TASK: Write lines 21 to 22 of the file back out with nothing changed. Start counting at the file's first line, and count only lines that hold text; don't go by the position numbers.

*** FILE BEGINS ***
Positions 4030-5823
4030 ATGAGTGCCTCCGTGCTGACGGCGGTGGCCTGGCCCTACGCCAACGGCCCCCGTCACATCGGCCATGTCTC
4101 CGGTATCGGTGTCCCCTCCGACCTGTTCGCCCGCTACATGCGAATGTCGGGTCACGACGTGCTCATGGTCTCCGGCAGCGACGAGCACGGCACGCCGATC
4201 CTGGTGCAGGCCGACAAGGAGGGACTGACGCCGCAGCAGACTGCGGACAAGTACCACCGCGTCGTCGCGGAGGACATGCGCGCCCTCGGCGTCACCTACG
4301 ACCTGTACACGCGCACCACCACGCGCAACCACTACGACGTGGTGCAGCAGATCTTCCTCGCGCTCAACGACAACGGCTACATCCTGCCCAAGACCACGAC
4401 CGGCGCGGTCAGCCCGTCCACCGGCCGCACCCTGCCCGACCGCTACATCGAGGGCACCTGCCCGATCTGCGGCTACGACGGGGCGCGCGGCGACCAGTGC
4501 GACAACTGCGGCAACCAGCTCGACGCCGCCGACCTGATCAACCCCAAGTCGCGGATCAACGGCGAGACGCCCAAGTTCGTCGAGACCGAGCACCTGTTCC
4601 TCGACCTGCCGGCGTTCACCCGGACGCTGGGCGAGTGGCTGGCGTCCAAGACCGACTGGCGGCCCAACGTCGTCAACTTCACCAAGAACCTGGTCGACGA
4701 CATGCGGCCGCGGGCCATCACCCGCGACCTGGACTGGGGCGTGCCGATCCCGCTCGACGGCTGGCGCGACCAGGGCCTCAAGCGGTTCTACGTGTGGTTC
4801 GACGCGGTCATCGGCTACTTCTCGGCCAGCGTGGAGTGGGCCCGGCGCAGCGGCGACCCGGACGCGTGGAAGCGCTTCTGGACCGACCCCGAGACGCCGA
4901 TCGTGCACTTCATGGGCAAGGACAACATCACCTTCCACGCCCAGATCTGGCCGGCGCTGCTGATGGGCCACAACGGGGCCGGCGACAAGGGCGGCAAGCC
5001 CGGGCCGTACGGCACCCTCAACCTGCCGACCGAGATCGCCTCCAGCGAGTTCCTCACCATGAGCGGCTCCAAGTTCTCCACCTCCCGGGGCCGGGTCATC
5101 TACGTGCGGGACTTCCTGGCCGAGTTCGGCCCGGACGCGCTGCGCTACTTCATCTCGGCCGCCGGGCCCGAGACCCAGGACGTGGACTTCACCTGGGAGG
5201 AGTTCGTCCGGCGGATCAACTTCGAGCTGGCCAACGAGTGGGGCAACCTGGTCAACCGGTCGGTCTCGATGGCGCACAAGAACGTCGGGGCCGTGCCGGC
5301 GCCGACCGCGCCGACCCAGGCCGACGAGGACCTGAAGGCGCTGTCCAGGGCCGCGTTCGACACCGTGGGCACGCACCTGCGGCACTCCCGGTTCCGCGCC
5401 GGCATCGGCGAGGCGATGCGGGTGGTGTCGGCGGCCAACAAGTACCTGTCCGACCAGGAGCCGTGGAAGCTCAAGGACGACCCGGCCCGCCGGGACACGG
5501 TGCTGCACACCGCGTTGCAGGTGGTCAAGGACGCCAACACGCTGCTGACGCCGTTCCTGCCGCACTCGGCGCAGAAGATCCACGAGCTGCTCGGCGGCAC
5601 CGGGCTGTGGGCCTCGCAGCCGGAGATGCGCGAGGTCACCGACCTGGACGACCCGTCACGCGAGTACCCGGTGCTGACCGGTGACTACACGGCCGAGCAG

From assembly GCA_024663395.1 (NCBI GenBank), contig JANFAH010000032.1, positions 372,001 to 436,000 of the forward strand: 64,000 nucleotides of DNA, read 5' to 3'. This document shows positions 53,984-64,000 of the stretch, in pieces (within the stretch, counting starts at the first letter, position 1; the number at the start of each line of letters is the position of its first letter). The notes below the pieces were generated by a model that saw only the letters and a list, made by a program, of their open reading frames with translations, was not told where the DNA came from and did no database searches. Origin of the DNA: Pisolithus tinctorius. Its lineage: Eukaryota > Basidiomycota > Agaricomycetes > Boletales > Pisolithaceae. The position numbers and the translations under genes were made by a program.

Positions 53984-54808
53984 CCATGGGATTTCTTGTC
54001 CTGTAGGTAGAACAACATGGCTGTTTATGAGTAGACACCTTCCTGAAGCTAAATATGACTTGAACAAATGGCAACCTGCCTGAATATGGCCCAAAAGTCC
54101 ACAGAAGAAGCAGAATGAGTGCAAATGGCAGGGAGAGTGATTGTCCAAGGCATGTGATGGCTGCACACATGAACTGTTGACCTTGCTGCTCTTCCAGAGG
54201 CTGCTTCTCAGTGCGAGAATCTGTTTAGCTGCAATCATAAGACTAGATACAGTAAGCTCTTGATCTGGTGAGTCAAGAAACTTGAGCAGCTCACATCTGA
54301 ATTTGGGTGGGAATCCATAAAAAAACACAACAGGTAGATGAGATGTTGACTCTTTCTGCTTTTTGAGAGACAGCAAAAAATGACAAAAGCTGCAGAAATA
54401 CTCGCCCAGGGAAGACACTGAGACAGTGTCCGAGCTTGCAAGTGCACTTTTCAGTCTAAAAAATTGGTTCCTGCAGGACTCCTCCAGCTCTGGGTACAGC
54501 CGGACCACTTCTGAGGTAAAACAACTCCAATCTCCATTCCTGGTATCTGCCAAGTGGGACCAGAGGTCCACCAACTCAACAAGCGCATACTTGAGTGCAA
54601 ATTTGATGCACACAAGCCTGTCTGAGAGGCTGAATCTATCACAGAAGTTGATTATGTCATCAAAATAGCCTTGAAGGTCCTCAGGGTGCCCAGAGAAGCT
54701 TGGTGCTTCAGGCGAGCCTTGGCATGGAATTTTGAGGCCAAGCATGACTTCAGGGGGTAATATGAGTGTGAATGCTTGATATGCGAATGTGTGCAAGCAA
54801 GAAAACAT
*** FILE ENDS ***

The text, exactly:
53984 CCATGGGATTTCTTGTC
54001 CTGTAGGTAGAACAACATGGCTGTTTATGAGTAGACACCTTCCTGAAGCTAAATATGACTTGAACAAATGGCAACCTGCCTGAATATGGCCCAAAAGTCC